Add to FacebookAdd to DiggAdd to Del.icio.usAdd to StumbleuponAdd to RedditAdd to BlinklistAdd to TwitterAdd to TechnoratiAdd to Yahoo BuzzAdd to Newsvine


Well, it’s been some time since my last post. Mostly, I’ve been swamped with work and my new chauffeurring responsibilities since Dad has lost his license. It’s been a very difficult transition for both of us, and we are (I should say, “I am”) only now marshaling the energy to explore new options. One that I’m hoping may work out is getting Dad to agree to pay for a companion to get him out and about a couple times a week. We talk with one highly recommended possible candidate next week – fingers are crossed.

I’ve been thinking a lot about the concept of blame/fault during this whole process – I just want to shout “It’s not my fault” at him, sometimes, when he tells yet another stranger the sad tale of losing his license and how it just didn’t need to happen, with me sitting 3 feet away. It did need to happen, I want to say – and maybe, just maybe, if you’d eaten more (or, for that matter, any) vegetables and less steak, bacon and Scotch, your body wouldn’t have betrayed you in this way.

More recently, I’ve been working at stepping back and ignoring, which helps limit the explosive arguments the two of us can get into with each other. But removing myself that way and emotionally disengaging feels almost as harmful to the relationship as a go-for-the-jugular blow-up. In a way, it feels like a kind of abandonment.

So, I’ve found myself working my way through a progression of realizations – or, maybe, a realization of the realizations I need to pass through to get to a point of peace these days. It is, as the therapeutic community loves to say, “a process.” But I’m going to share these waypoints, as I see them, more as a way of talking them through for myself than as any sort of prescription for anyone else going through the process.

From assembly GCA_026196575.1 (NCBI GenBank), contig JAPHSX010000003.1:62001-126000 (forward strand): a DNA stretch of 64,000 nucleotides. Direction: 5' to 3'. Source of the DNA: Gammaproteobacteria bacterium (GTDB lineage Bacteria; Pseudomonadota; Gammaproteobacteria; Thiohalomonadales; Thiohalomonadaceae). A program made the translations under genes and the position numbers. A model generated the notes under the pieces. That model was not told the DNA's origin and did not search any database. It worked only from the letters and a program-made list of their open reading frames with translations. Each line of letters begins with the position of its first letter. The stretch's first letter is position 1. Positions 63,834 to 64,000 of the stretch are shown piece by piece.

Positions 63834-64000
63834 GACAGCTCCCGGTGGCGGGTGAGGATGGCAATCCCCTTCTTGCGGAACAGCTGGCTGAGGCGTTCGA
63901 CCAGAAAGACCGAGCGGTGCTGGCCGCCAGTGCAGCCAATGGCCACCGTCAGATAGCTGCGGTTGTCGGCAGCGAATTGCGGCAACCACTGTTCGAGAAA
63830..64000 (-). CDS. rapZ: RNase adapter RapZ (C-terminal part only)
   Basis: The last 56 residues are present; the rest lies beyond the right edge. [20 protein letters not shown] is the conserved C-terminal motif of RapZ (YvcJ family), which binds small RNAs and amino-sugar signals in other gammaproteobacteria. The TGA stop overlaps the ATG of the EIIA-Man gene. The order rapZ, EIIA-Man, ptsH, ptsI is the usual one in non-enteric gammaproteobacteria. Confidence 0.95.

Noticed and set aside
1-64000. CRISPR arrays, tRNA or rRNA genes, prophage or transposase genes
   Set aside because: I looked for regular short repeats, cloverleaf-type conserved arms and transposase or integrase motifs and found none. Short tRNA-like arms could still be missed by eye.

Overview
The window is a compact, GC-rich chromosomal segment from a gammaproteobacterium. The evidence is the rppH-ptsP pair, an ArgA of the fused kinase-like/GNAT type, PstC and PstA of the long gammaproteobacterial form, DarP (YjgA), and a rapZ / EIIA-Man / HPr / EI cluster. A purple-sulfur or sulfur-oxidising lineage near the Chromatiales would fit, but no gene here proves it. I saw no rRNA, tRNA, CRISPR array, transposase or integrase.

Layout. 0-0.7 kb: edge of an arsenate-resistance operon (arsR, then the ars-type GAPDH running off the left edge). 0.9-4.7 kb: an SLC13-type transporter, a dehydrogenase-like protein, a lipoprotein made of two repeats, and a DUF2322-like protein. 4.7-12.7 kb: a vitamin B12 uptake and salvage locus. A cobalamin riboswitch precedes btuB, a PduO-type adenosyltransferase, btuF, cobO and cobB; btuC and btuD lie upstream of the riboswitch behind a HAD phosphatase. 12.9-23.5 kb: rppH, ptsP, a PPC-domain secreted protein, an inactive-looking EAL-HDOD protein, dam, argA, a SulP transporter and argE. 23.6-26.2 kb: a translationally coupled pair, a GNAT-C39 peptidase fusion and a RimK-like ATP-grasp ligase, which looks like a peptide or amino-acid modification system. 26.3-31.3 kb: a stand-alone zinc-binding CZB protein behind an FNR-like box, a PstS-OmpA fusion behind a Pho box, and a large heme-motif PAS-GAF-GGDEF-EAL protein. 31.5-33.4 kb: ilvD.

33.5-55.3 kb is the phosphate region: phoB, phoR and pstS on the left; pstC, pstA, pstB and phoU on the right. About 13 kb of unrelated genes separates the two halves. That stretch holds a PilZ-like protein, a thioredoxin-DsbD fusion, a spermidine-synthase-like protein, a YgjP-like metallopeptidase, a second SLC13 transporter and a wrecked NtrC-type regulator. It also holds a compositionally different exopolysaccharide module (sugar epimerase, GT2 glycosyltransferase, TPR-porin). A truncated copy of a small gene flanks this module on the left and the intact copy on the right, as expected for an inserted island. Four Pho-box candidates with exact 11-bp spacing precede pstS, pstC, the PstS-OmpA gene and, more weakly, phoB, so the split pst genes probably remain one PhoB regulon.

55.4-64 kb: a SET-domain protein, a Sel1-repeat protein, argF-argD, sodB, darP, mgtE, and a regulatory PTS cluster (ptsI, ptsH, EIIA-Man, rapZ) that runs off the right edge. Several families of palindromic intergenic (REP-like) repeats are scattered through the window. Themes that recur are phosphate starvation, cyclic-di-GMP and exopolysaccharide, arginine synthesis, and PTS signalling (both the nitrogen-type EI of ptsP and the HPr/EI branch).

It’s not your fault. The person you’re caring for just got old, or got sick, or got sick and old. It’s not your fault. Getting comfortable with accepting this one has helped me a lot in the last few weeks – because, if it’s not my fault, then I’m also not responsible for making everything better. I can do my best to listen, help out and present alternatives, but I’m not on the line for making it all o.k., again.

It may be, at least partially, his/her fault. People don’t like admitting this one, I don’t think, because it can come across as blaming the victim, or hitting a guy when he’s already down. But the fact of the matter is that life choices today can affect quality of life tomorrow. People who keep smoking may well have serious issues with COPD 20 years from now. And people like my father, who refuse to change their fat-, salt- and Scotch-laden diets, despite serious kidney disease and congestive heart failure – well, they’ll probably pay a price in mobility, energy and presence of mind going forward.

In the end, it doesn’t matter. I don’t mean that you have to go back to thinking you actually can make it better – I just mean that, if you’re there, you still have to deal with the situation at hand, whatever that might be. You just can’t turn the fact that it isn’t your fault into a position of placing the blame for all current difficulties onto the person for whom you’re caring, or you’ll end up eating yourself up with anger.

Whenever possible, strive for kindness. (Note the caveat “whenever possible.”) This is much easier if you can get to the “it doesn’t matter” point in your head. But, even if you can’t, working toward a point of kindness might help you slowly ease toward that direction – sort of like how smiling when you’re unhappy can sometimes actually turn your mood around.

So, I don’t want you readers to think that I’ve gone through some zen-like transformation in the last six weeks. The anger I described in my last post is still there, I’ve just begun to realize that I can’t keep holding onto it and maintain a workable relationship with my father at the same time. This is one reason why, next week, I’m going to be seeing a therapist who has a sub-specialty in working with caregivers. As has been said in a completely different context, recognizing you have a problem is often the first step in solving it.

Advertisements